(Bloomberg News) Stocks in developed countries are rising the most since 1998 while emerging markets slump, a sign the U.S. is returning to its role as the engine of world growth aided by a recovery in Europe.
The MSCI World Index of equities in 24 countries rose 6.1% for 2011 through yesterday, the best annual start in 13 years, and the MSCI Emerging Markets Index of shares in nations such as Brazil, Russia, India and China lost 2.7%. A Morgan Stanley gauge of stocks such as Archer Daniels Midland Co. and Deere & Co. meant to rally when inflation expectations match Federal Reserve targets added 46% since August, almost double the Standard & Poor's 500 Index.
While emerging-market equities beat developed countries every year except 2008 in the past decade, they're falling now as Brazil, Russia, India and China battle inflation. Thornburg Investment Management Inc. and Barclays Plc expect bigger gains from developed-market equities after German Chancellor Angela Merkel and French President Nicolas Sarkozy pledged to prevent the breakup of the euro and the Fed began buying $600 billion in Treasuries to spur growth.
"You've got more willingness to take risk with equities in developed markets," said Santa Fe, N.M.-based William Fries, who runs the $26.7 billion Thornburg International Value Fund that beat 92% of peers since 2006. "At the beginning of the year, the world kind of turned upside down. There wasn't a great deal of money flowing into developed markets over the last couple of years, and that's starting to change."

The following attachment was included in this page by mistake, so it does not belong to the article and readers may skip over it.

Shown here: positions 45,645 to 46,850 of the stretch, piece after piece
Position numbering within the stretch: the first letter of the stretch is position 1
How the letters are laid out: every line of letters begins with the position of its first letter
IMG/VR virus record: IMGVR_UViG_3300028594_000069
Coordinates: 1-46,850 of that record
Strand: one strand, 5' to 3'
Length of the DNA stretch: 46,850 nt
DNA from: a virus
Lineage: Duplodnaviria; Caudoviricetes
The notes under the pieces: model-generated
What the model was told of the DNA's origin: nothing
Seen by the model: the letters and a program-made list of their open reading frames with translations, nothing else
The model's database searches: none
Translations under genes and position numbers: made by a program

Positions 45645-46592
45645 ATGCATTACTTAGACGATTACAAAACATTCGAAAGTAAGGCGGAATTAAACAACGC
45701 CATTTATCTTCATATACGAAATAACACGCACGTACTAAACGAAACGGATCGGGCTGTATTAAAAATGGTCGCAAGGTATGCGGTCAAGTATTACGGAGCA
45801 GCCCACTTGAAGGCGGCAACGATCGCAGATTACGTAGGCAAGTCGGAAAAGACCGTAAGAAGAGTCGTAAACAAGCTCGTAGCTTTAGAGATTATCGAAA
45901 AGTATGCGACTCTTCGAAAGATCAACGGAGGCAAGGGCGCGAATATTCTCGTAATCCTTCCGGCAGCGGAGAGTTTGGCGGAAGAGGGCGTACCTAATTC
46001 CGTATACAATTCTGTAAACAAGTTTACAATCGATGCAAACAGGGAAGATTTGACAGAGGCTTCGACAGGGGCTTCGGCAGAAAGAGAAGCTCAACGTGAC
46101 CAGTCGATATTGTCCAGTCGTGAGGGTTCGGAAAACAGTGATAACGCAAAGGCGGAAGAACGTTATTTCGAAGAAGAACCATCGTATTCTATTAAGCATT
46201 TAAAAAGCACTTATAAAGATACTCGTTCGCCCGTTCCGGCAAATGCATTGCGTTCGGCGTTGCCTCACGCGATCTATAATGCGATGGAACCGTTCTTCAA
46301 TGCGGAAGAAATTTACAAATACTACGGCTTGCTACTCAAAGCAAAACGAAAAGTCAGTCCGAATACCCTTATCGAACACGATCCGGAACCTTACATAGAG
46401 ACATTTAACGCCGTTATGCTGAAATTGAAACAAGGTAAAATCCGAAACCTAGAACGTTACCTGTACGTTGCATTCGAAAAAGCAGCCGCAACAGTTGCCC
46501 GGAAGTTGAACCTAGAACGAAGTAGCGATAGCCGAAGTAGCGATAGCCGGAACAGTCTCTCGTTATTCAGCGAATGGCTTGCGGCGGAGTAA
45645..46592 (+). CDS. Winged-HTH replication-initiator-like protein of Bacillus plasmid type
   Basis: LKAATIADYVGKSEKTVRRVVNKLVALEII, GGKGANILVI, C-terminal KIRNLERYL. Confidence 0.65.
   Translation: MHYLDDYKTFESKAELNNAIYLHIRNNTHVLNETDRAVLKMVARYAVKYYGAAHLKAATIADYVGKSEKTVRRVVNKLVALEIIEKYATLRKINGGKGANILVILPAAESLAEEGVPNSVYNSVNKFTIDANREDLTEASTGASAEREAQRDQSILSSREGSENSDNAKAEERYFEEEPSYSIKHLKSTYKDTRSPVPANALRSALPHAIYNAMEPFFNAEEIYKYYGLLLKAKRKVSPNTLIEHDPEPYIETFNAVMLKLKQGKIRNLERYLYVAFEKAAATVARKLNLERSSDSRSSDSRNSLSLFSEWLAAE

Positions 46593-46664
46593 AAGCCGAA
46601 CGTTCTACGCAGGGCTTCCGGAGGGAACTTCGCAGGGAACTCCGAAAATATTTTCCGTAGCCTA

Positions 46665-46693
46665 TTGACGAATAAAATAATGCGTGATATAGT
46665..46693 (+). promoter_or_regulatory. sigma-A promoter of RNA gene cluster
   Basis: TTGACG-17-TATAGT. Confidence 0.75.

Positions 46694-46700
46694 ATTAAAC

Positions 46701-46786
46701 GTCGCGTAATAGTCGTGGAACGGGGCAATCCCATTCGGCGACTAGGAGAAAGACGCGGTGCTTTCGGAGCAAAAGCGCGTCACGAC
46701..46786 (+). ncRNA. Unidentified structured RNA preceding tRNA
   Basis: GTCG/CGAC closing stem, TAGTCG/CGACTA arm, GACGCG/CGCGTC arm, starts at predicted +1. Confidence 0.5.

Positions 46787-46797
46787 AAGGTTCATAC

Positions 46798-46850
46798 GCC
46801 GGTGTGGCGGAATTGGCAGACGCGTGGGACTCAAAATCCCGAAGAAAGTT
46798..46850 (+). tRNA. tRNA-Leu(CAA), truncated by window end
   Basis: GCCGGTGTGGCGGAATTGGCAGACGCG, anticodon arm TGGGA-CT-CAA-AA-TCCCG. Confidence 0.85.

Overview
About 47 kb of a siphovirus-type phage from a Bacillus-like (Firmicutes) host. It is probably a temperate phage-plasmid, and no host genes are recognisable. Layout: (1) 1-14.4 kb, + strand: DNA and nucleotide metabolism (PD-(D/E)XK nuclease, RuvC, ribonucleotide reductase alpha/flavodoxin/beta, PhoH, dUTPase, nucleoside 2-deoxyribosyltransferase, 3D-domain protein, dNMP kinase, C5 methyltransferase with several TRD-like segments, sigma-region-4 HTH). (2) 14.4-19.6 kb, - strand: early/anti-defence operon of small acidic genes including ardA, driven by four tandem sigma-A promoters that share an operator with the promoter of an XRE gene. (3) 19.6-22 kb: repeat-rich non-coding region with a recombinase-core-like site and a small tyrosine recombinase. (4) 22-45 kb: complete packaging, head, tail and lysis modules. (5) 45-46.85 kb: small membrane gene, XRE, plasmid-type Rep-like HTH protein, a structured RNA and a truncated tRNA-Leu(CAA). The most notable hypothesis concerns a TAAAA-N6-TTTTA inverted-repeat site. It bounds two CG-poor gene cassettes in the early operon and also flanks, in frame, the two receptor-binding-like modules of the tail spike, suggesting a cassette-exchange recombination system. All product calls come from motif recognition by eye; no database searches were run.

Asian Financial Crisis
The last time the developed-nation index won by this much to start a year was 1995. It went on to gain 47% in the next three years, and the emerging-nation gauge fell 4.2% through the end of 1997 after the Asian financial crisis.
While the MSCI World trailed the gauge of emerging nations by an average of 16percentage points annually since 2001, it held up better during the financial crisis, losing 42% versus 54% for emerging markets in 2008.
Intensifying violence in Libya, holder of Africa's largest oil reserves, pushed the MSCI Emerging Markets down 1.5% at 10:05 a.m. in New York. The MSCI World slipped 0.8%.
Investors are betting that the U.S., with gross domestic product that's almost three times greater than China and Japan, will drive global economic growth. U.S. imports of $203.5 billion in December were the most in two years. The Conference Board's index of U.S. consumer confidence climbed to an almost three-year peak in January, and the Institute for Supply Management-Chicago Inc. said businesses expanded in January at the fastest pace since July 1988.
Doubled Since 2009